An equally important reason that could explain Turkey’s stance was of strategic nature. Ankara’s staunch refusal to engage ISIS coincided with the fierce fighting between ISIS and the Kurds, particularly over Syria’s Kurdish-majority town of Kobani, at the Turkish-Syrian border. Because the US was not willing to grant Ankara’s conditions for participating in the coalition (i.e. a no-fly zone over Syria, a buffer zone inside Syria and the overthrow of Bashar al-Assad), it seems that Turkey supported, via its non-involvement, an all-against-all war of attrition thereby working toward weakening the Assad regime, ISIS and the Kurds.

Change of Course

Since then, Turkey has been taking certain half-measures, such as training (moderate Islamic) opposition groups, in an effort to appease both its Western partners and domestic opposition parties that have been blaming the government for supporting ISIS. It was not until mid to late July 2015 that Turkey made a decisive move against ISIS. Not only did it allow the US to use the Incirlik air base (see map below), but it also conducted anti-ISIS airstrikes in Syria even as it raided locations of suspected ISIS, Kurdish and leftist militants. This change in policy had a number of drivers.

Incirlink Directions

The Incirlik air base will prove to be a major asset in the US air operations against ISIS as it is much closer to the targets than other bases used thus far. This allows fighter jets to spend more time on the actual operation instead on travelling to or from the target as well as quicker operational reaction based on new intelligence.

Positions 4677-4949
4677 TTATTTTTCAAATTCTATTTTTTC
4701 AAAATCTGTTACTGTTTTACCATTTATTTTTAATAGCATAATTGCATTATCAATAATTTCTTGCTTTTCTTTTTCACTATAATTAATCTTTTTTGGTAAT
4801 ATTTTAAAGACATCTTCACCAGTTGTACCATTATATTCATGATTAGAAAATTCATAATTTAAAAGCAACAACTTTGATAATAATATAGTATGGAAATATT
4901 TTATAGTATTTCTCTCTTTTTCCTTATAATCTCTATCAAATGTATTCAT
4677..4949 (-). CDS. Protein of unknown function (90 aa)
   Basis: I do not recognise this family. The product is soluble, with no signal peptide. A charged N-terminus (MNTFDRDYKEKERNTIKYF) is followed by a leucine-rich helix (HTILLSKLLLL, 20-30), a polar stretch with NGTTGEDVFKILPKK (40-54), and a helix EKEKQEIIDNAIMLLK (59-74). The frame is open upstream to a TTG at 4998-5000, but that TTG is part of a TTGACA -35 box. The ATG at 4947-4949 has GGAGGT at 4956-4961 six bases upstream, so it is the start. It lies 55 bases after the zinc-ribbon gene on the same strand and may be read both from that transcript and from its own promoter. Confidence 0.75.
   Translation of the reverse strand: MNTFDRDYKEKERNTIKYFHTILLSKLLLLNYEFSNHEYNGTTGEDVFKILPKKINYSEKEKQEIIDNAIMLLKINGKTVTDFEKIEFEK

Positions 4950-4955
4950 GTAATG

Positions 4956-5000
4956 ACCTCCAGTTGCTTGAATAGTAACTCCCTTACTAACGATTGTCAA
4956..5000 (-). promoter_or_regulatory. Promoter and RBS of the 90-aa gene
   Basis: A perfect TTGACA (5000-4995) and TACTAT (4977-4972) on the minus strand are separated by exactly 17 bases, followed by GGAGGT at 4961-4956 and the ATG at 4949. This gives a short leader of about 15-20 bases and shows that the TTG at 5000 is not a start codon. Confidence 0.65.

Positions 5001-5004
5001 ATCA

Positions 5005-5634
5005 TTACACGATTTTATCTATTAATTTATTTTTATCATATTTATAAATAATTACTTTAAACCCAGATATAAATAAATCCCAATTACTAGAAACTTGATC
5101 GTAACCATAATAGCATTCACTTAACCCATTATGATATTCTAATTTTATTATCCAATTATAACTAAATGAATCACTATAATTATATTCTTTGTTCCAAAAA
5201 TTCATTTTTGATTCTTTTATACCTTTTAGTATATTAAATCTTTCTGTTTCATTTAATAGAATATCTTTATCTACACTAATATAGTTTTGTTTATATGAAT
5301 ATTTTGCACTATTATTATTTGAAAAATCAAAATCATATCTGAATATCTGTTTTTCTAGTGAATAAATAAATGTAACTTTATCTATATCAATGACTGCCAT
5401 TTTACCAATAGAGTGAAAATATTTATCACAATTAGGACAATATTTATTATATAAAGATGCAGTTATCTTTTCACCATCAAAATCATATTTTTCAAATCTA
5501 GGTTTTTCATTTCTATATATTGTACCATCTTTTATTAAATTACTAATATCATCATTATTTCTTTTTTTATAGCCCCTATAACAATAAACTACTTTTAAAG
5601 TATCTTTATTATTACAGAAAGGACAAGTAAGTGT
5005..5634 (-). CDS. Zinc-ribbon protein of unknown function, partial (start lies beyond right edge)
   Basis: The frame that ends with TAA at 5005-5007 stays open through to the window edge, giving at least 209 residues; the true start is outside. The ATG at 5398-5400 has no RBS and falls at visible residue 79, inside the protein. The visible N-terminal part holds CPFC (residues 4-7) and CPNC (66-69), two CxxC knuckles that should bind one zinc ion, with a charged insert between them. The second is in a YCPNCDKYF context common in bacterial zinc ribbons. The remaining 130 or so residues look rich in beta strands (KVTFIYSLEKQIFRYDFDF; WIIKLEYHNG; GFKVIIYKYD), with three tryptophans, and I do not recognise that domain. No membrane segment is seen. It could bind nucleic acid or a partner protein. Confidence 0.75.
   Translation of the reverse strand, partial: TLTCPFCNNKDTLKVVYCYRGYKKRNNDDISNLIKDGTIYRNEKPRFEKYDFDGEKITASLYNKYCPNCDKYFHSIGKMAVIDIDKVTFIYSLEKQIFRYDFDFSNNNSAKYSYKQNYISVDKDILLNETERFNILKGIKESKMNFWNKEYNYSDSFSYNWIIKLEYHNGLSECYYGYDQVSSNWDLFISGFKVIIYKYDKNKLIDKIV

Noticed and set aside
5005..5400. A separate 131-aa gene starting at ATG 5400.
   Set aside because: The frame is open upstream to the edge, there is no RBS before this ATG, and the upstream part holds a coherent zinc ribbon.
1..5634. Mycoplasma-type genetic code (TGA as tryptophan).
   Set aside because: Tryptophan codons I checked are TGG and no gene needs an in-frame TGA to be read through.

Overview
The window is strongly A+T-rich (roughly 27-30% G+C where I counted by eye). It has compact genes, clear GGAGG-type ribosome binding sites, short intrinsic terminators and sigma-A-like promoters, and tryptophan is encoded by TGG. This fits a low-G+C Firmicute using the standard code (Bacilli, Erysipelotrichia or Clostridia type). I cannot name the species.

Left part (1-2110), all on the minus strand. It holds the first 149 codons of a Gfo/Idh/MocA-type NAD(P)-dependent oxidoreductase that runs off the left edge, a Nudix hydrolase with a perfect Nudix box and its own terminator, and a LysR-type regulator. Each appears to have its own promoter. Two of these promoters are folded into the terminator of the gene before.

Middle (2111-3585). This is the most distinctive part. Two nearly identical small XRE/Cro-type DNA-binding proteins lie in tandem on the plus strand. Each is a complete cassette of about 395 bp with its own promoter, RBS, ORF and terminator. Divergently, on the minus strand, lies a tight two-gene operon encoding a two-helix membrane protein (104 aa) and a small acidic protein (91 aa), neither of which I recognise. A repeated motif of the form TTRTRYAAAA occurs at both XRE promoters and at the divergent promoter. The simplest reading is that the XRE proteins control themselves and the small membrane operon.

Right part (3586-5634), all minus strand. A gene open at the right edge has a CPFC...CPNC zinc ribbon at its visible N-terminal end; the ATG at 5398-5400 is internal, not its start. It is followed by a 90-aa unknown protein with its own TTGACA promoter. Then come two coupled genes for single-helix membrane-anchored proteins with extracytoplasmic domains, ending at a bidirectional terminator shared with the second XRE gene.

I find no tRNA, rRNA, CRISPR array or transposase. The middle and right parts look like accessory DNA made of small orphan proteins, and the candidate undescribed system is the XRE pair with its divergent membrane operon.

To begin with the Kurdish issue, Turkey’s unwillingness to help the Kurds of Kobani against ISIS had a backlash against the government domestically as Kurdish protests erupted throughout the country. As such, the Kurdish peace process, and by extension Kurdish electoral support to the AKP, was put in danger as it was clearly reflected in the June 7, 2015 national elections where the pro-Kurdish party HDP got 13% of the votes for the first time in Turkish history. Soon after that, Turkey’s policy took another hit when Kurds won the battle for Kobani thus strengthening their presence along the Turkish-Syrian border – what is called Syrian or Western Kurdistan. The Kurdish victory meant that from now on Turkey should take (Syrian) Kurds seriously into account, for they constitute a significant regional factor that could well threaten Turkey’s territorial integrity as well.

From this perspective, and since ISIS failed to stop the Kurds, a change in strategy was imperative if Turkey wanted to prevent the consolidation of the Syrian Kurdistan. Its greater involvement in Syria may well be followed by the establishment of a buffer zone on the Turkish-Syria border (as was its initial condition for taking action) which would work as a buffer for both ISIS and the Kurds. Though we cannot know for sure, something like that could be a part of a give-and-take between Turkey and the US. On another note, it should be mentioned that the Turkish government is more justified and legitimized to take action at this juncture since its actions were taken right after an ISIS suicide attack in Turkey that killed 32 and wounded 104 people and the first cross-border exchange of fire between the Turkish military and ISIS. In this regard, it is no longer only in theory that ISIS constitutes a domestic national security threat.